May 7, 2020

Axios Cities

Welcome back, friends.

  • 🌇 Today at 2pm ET, I'll be moderating a virtual panel, "Smart cities in the era of COVID-19," including remarks from New Orleans CIO Kimberly LaGrue. Register here.
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⚡️ Situational awareness: Sidewalk Labs announced in a blog post on Thursday that it will no longer pursue the Quayside smart city project on the Toronto Waterfront. (SmartCities Dive)

Today's edition is 1,846 words, a 7-minute read.

1 big thing: Coping with the pandemic's hidden mental health toll

Illustration: Aïda Amer/Axios

As COVID-19 continues to strain health systems around the country, local leaders are trying to address the mental health needs of people in their communities.

Why it matters: Unlike the physical maladies the pandemic causes, its psychological toll is often invisible, and stress tends to have a cumulative effect that may not be apparent until months after the trauma of this period.

Between the lines: Stress becomes traumatic when people face uncontrollable events that are continually changing and require constant adaptation.

  • Ironically, the very mandates that officials are making to protect communities from COVID-19, such as continued social distancing, are creating new challenges and sources of stress.
"When people experience stress, we naturally want to escape it, usually by finding something that feels familiar, comforting, and routine. COVID-19 is unique because it is not only adding stress to our lives, but has also taken away predictable outlets for dealing with that stress."
— Madison, Wisconsin, Mayor Satya Rhodes-Conway in a recent blog post

What's happening: Mayors and local public health officials have launched initiatives to support their communities' most vulnerable residents — and are openly talking about their own struggles.

In Coral Springs, Florida, Mayor Scott Brook launched the nonprofit Mental Wellness Networking Alliance in the wake of the Parkland school shooting. It started with monthly in-person meetings with licensed counselors. When the coronavirus pandemic kept people at home, Brook shifted to weekly virtual meetings held via Zoom and Facebook Live.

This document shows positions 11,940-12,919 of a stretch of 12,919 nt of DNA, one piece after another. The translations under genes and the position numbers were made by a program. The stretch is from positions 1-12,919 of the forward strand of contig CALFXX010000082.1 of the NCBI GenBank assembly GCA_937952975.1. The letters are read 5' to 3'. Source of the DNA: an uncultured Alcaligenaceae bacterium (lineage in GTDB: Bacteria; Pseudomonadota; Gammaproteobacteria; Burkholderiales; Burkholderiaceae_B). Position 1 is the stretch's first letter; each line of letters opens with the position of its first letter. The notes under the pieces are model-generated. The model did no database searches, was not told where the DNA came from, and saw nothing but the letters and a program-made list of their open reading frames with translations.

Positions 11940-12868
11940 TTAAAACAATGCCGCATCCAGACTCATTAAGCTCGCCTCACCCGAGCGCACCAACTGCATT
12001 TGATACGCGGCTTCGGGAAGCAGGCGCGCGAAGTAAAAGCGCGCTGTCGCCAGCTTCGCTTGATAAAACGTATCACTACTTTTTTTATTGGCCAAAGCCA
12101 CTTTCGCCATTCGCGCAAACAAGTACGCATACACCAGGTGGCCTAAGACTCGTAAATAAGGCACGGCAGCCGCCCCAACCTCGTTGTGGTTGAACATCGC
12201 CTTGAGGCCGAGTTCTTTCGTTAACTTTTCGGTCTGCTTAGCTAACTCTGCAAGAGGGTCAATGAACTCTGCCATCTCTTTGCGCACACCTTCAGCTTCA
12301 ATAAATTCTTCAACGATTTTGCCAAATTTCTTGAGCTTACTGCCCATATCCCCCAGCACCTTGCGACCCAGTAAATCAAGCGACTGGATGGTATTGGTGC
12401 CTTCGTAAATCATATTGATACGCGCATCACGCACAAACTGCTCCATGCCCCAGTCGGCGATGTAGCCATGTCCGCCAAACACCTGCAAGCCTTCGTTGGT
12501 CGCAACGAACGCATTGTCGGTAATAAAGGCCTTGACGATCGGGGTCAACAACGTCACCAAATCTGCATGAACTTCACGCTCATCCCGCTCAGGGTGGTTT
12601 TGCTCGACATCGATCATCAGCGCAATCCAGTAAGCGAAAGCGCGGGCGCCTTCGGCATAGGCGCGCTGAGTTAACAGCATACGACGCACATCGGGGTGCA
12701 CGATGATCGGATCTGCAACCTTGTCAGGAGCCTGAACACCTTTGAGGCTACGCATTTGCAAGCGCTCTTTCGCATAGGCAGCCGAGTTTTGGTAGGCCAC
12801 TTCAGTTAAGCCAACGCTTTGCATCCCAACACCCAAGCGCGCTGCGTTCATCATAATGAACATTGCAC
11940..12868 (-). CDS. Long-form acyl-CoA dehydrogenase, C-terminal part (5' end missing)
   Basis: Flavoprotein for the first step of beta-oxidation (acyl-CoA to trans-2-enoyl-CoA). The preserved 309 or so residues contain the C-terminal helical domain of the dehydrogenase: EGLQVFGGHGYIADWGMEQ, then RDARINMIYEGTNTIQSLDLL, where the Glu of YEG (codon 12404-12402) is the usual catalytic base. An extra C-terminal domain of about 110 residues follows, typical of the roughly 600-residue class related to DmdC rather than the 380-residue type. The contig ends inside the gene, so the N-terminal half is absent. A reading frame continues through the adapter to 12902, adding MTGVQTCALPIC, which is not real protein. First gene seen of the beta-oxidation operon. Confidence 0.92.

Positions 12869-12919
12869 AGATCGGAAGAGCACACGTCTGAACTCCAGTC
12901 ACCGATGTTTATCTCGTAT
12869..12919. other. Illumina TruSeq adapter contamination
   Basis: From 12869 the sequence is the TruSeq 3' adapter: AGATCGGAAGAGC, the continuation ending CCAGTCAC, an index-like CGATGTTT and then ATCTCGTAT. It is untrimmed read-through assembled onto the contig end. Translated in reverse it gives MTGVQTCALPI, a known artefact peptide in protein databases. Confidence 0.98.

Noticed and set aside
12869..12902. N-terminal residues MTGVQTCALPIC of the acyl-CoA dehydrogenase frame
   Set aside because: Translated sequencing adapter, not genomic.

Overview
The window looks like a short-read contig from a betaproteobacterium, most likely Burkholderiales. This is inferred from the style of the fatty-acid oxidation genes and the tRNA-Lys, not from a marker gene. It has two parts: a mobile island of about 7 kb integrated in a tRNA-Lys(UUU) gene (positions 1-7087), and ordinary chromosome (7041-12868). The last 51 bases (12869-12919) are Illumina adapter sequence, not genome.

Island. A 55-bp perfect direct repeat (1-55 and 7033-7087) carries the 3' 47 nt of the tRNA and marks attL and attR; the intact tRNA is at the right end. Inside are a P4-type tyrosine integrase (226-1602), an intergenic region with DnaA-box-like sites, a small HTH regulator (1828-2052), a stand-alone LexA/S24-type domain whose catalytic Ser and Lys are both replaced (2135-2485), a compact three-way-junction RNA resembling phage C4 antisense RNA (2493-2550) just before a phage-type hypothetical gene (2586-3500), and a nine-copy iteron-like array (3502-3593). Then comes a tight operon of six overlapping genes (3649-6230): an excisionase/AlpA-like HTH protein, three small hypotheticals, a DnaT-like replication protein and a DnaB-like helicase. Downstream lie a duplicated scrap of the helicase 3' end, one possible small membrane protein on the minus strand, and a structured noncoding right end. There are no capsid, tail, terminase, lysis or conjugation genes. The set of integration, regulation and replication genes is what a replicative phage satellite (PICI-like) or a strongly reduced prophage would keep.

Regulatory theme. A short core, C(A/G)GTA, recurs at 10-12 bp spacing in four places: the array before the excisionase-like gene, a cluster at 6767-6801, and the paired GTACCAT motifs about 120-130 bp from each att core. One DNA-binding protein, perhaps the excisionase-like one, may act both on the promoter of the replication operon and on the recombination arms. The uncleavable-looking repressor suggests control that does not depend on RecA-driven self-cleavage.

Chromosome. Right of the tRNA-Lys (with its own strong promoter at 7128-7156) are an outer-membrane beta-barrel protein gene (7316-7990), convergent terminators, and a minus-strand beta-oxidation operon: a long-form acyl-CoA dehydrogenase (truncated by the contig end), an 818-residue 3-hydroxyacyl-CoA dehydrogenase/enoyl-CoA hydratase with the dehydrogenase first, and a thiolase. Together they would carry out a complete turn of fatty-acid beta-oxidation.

In Lincoln, Nebraska, during daily press briefings, Mayor Leirion Gaylor Baird shares her own family's experience with the added strain, as well her own self-care routine, including daily runs, per the Lincoln Journal Star.

In Topeka, Kansas, Mayor Michelle De La Isla instituted a "warmline" system (as opposed to a hotline) to connect volunteers with lonely residents who need to talk to someone. She's read books to children via Facebook.

The big picture: Local leaders should use their pulpits to share emotional connections with residents and create a sense of belonging, said Melissa Whitson, associate professor of psychology at the University of New Haven, who specializes in community psychology and trauma.

  • "Not only will people trust that leader more, it also normalizes it for people," Whitson said. "People need to hear they're not alone."

What to watch: The extent of mental health problems is still unknown, but large-scale studies are underway.

  • For example, health measurement firm Evidation just announced a nationwide study with the New York City Department of Health and Mental Hygiene and Mount Sinai's Icahn School of Medicine to understand the mental health impact of the pandemic.

Go deeper: How domestic abusers tap technology — and how to stop them

2. Amid lockdowns, U.S. still has a gun violence problem
Data: Gun Violence Archive; Graphic: Naema Ahmed/Axios

Police departments throughout the U.S. have seen crime rates fall since the coronavirus pandemic, but shootings in some cities have surged despite stay-at-home orders, Axios' Marisa Fernandez reports.

Why it matters: Before the pandemic, mass shootings — when four or more people are injured — drove the national conversation on gun violence. But while shootings at schools or crowded places snagged the headlines, victims were in their homes 61% of the time when gunfire erupted.

By the numbers: The U.S. logged nearly 2,100 gun deaths between March 1 and April 19, 6% more than the same time period in the past three years, per aggregated data from the nonprofit Gun Violence Archive.

The big picture: Americans are still confronting gunfire in their homes during the pandemic, including domestic violence incidents, injuries from improperly stored firearms and suicide, per research organization Giffords.